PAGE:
Gary in wonderland Drug war in Anne Arundel: Executive's charges against judge border on the bizarre.

October 23, 1997

ANNE ARUNDEL COUNTY Executive John G. Gary has lost all sense of proportion in his bitter battle over the county police department's asset forfeiture program.

Even though the initiative to seize cars from people suspected of drug possession is flawed, Mr. Gary seems only upset that he doesn't have full control of it. After hurling charges of illegality against State's Attorney Frank R. Weathersbee, he has now resorted to accusing Administrative Judge Clayton R. Greene Jr. of favoritism. His original charges were overblown. So are the latest ones.

Affidavits supposedly signed by the police chief are at the heart of this controversy. Since September 1995, county Assistant State's Attorney Trevor A. Kiessling Jr. has submitted affidavits that attest that the police chief personally reviewed all the seizures of automobiles from drug suspects. The chief never actually reviewed and signed off on the seizures as described in the affidavits. This failure would not change the outcome of these cases, however.

To Mr. Gary, who has previously written laws as a delegate in the Maryland General Assembly but is not a trained lawyer, Mr. Kiessling committed perjury. -- plain and simple. Mr. Gary wants Mr. Kiessling punished, but he can't get the appropriate officials interested in pursuing his charges.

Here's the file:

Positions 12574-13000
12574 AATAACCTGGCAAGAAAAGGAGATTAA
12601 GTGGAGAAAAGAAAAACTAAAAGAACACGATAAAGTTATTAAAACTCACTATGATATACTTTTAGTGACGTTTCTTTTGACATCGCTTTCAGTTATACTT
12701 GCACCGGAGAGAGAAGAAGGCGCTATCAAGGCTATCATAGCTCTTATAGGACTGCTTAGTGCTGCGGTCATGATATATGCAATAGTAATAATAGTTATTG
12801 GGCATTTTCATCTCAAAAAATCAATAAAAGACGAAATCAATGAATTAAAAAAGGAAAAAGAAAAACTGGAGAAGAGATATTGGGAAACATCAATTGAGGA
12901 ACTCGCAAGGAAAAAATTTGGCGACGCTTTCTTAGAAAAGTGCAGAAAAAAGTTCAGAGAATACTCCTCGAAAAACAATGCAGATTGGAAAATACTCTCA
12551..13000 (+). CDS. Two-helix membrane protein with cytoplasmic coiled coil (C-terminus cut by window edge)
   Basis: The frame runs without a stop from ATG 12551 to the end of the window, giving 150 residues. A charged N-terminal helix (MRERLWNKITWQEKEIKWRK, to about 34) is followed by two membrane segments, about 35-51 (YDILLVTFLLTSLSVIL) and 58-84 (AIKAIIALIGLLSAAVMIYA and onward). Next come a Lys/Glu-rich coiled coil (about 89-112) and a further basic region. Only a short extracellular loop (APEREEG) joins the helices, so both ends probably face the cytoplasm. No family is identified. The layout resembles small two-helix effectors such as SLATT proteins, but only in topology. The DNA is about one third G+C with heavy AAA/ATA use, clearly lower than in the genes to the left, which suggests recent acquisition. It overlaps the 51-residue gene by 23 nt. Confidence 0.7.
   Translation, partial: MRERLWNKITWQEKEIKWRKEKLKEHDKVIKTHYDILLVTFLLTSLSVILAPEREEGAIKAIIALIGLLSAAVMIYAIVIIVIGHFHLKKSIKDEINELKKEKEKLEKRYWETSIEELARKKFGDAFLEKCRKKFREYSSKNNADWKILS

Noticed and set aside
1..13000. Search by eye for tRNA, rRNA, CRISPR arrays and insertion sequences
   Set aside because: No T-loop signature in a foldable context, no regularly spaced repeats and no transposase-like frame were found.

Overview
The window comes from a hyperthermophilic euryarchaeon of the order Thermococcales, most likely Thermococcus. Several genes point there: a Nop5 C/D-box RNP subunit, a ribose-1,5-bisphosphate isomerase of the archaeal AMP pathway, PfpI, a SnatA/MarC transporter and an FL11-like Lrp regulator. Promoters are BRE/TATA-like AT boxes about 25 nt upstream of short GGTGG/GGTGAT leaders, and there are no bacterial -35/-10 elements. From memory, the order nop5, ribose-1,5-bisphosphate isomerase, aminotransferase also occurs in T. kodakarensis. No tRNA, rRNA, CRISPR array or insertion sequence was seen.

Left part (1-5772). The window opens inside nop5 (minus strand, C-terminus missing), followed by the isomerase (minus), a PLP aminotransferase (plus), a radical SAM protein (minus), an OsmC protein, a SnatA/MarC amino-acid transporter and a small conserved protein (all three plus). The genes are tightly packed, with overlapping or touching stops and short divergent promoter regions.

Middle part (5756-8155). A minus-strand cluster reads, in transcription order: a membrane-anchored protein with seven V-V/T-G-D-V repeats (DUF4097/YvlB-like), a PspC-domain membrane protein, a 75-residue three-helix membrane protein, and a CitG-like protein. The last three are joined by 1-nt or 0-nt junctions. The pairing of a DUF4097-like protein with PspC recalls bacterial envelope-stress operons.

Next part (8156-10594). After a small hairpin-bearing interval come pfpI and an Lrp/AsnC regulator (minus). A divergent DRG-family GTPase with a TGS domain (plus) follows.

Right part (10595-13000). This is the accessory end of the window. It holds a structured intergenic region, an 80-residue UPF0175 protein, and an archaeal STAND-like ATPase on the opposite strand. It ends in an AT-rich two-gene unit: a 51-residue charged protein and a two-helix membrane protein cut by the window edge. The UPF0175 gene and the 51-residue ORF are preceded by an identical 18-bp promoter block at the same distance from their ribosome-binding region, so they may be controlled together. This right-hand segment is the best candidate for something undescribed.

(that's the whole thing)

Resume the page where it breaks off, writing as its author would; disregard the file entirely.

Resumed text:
The county's Circuit Court judges who handled the forfeiture cases did not seem to be upset. Judge Greene declined to meet with county attorneys on the issue.

To Mr. Gary, Judge Greene's refusal is a case of political favoritism. During the last judges' race, Mr. Kiessling donated $350 to a campaign committee of the four judges who were running as a slate.

Perjury before a court is a serious offense. If Mr. Kiessling's affidavits rose to that level, Judge Greene and his fellow jurists would be the first to call for his scalp. Their indifference has nothing to do with political favoritism. They, better than Mr. Gary, know what constitutes perjury. Mr. Kiessling's transgression falls into the category of not adhering strictly to procedure, rather than lying about material facts.

If Mr. Gary believes Mr. Kiessling abused his position as an officer of the court, he can file a complaint with the Maryland Attorney Grievance Commission.

If that group of impartial attorneys dismisses the complaint, as seems likely, Mr. Gary's righteous crusade to clean up the county's asset forfeiture program will continue to look like the petty, vindictive campaign it is.

Pub Date: 10/23/97

Baltimore Sun Articles
|
|
|
Please note the green-lined linked article text has been applied commercially without any involvement from our newsroom editors, reporters or any other editorial staff.